THE St John of God Foundation’s Lighthouse project will open its second house in Western Australia this week.
The house in Wanneroo will provide long-term accommodation, care and support for homeless people between the ages of 16 and 22.
The project’s first WA house was opened in the southern suburb of Wilson in January 2003.
Financial backers of the Lighthouse project are led by Jack and Eleanor Bendat, who have pledged $2 million over four years.
Major sponsors include Homeswest, which donated the Wilson house and outfitted the Wanneroo house, and Lotterywest.
Other sponsors comprise Allens Arthur Robinson, the American Chamber of Commerce in Australia, Mike Board Charity Golf Day, Rotary Club of Matilda Bay, St Vincent De Paul Society, Salitage Wines, Jako Industries and Rafferty’s art gallery.
The Wanneroo house was gifted to the Foundation by the Servite Friars and was formerly a Servite priory for St Anthony’s church.
The person who brought together the Servite Friars and the Lighthouse project was West Perth accountant Keith Johns, who is chairman of the Wanneroo house committee.
Mr Johns said his involvement stemmed from being able to assist homeless children.
“It’s all about helping the kids get back into the mainstream community,” Mr Johns said.
“It’s focused on the kids and is very direct.
“You arrange a house, you have a carer and the kids go in. It’s a very tangible benefit.”
The Governor of Western Australia Lt. General John Sanderson AC will officially open the Wanneroo house on 4th December.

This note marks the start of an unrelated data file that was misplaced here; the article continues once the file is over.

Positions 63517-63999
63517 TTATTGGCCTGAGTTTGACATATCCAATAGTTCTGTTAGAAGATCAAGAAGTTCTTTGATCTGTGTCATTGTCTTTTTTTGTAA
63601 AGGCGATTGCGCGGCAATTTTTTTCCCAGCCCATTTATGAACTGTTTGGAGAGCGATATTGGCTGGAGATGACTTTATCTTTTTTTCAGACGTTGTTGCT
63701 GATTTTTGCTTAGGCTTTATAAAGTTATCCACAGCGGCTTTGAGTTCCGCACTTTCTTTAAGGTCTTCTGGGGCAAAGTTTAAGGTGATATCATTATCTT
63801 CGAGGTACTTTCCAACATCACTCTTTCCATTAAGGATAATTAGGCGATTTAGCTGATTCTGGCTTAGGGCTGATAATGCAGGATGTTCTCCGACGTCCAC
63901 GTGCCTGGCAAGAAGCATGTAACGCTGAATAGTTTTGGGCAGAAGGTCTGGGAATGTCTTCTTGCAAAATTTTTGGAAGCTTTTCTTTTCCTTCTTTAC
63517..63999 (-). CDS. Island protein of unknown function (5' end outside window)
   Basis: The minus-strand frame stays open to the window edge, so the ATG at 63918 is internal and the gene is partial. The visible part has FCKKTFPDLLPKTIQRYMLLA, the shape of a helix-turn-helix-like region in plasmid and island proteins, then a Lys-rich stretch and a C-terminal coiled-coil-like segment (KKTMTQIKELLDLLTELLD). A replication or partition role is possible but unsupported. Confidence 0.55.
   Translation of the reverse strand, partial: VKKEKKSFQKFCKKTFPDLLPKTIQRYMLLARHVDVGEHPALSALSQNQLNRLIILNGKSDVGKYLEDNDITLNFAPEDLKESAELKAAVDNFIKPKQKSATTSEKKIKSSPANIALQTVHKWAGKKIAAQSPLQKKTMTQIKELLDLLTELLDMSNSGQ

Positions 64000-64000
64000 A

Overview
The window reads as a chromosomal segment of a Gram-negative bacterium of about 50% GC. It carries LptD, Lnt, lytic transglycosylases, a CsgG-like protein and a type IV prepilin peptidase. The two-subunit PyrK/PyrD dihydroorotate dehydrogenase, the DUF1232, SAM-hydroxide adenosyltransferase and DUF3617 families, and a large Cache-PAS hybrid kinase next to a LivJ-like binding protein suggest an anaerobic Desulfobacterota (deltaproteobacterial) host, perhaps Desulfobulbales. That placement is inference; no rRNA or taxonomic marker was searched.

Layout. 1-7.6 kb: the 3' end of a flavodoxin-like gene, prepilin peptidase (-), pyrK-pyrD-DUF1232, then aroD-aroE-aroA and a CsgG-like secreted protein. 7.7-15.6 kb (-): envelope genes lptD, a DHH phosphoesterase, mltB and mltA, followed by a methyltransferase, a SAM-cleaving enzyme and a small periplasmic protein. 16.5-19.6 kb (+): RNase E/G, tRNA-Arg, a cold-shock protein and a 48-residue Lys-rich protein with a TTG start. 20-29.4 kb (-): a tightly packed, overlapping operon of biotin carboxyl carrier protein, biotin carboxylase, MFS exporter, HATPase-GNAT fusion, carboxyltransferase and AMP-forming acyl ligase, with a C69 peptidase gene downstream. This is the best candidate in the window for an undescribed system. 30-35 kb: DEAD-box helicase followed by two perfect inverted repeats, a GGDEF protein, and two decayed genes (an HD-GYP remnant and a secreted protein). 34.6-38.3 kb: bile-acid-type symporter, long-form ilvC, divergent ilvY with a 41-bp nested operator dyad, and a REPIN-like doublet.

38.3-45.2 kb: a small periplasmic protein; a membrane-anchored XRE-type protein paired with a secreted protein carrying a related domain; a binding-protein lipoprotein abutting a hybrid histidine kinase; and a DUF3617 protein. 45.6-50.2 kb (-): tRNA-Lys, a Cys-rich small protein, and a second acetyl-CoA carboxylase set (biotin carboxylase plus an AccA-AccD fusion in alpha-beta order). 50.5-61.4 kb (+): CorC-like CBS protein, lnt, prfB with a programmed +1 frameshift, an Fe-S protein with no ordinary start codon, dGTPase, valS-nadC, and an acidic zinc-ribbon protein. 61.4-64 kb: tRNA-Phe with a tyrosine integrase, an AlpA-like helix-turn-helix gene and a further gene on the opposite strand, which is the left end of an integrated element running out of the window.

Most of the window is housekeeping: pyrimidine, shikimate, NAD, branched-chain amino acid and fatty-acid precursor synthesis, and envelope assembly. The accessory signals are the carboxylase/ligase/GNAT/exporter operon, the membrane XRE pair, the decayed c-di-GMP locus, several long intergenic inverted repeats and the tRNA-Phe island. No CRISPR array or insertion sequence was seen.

The original St John of God Lighthouse was established in Geelong, Victoria and has been fully operational since August 1999.
Former stockbroker and company director David Reed chaired the committee for the second house in Wilson.
Mr Johns said the foundation was seeking to open further houses in Bunbury and Geraldton.
The aim of the Lighthouse project is to reintegrate ‘at risk’ youth back into the community by providing a supportive and caring family environment.
It provides long-term housing, care and intensive support, with each house having a full time carer.
The residents may come from a background of abuse and may have general health problems, drug and alcohol addiction, chronic unemployment, limited education and poor social skills.
In many cases they have suffered the effects of disruption in families, accommodation and schooling.
Each young person is nurtured and encouraged to realise their aspirations, with the aim being their eventual fully independent re-integration back into mainstream society.
When appropriate, every effort is made to maintain or reconcile relationships with their families.
The residents of each house are required to make contractual commitments to try and foster a positive outcome.
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